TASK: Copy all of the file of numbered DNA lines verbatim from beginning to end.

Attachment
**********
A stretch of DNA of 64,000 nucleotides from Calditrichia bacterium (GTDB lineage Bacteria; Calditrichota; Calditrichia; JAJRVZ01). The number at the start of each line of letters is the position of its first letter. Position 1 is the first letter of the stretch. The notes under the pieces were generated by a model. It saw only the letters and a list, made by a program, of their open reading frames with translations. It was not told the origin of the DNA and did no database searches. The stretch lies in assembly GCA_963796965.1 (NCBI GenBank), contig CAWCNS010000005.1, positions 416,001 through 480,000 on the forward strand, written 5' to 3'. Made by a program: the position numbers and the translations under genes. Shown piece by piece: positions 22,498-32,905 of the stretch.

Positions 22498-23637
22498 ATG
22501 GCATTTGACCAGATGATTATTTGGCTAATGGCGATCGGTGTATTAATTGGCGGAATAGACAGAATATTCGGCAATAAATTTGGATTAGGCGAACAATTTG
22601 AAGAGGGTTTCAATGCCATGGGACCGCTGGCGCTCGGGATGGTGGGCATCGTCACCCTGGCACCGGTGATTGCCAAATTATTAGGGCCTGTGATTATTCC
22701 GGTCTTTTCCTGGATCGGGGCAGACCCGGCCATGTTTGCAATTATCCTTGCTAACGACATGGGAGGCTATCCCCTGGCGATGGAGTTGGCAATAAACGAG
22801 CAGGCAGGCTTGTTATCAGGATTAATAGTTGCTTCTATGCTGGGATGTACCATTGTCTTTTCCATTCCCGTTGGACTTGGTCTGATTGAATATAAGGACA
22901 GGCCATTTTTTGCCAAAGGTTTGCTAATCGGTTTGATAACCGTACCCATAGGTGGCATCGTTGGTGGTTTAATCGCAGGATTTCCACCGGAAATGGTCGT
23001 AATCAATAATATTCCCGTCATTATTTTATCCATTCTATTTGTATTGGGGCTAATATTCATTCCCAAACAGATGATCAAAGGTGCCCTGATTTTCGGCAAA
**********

A stretch of DNA of 64,000 nucleotides from Calditrichia bacterium (GTDB lineage Bacteria; Calditrichota; Calditrichia; JAJRVZ01). The number at the start of each line of letters is the position of its first letter. Position 1 is the first letter of the stretch. The notes under the pieces were generated by a model. It saw only the letters and a list, made by a program, of their open reading frames with translations. It was not told the origin of the DNA and did no database searches. The stretch lies in assembly GCA_963796965.1 (NCBI GenBank), contig CAWCNS010000005.1, positions 416,001 through 480,000 on the forward strand, written 5' to 3'. Made by a program: the position numbers and the translations under genes. Shown piece by piece: positions 22,498-32,905 of the stretch.

Positions 22498-23637
22498 ATG
22501 GCATTTGACCAGATGATTATTTGGCTAATGGCGATCGGTGTATTAATTGGCGGAATAGACAGAATATTCGGCAATAAATTTGGATTAGGCGAACAATTTG
22601 AAGAGGGTTTCAATGCCATGGGACCGCTGGCGCTCGGGATGGTGGGCATCGTCACCCTGGCACCGGTGATTGCCAAATTATTAGGGCCTGTGATTATTCC
22701 GGTCTTTTCCTGGATCGGGGCAGACCCGGCCATGTTTGCAATTATCCTTGCTAACGACATGGGAGGCTATCCCCTGGCGATGGAGTTGGCAATAAACGAG
22801 CAGGCAGGCTTGTTATCAGGATTAATAGTTGCTTCTATGCTGGGATGTACCATTGTCTTTTCCATTCCCGTTGGACTTGGTCTGATTGAATATAAGGACA
22901 GGCCATTTTTTGCCAAAGGTTTGCTAATCGGTTTGATAACCGTACCCATAGGTGGCATCGTTGGTGGTTTAATCGCAGGATTTCCACCGGAAATGGTCGT
23001 AATCAATAATATTCCCGTCATTATTTTATCCATTCTATTTGTATTGGGGCTAATATTCATTCCCAAACAGATGATCAAAGGTGCCCTGATTTTCGGCAAA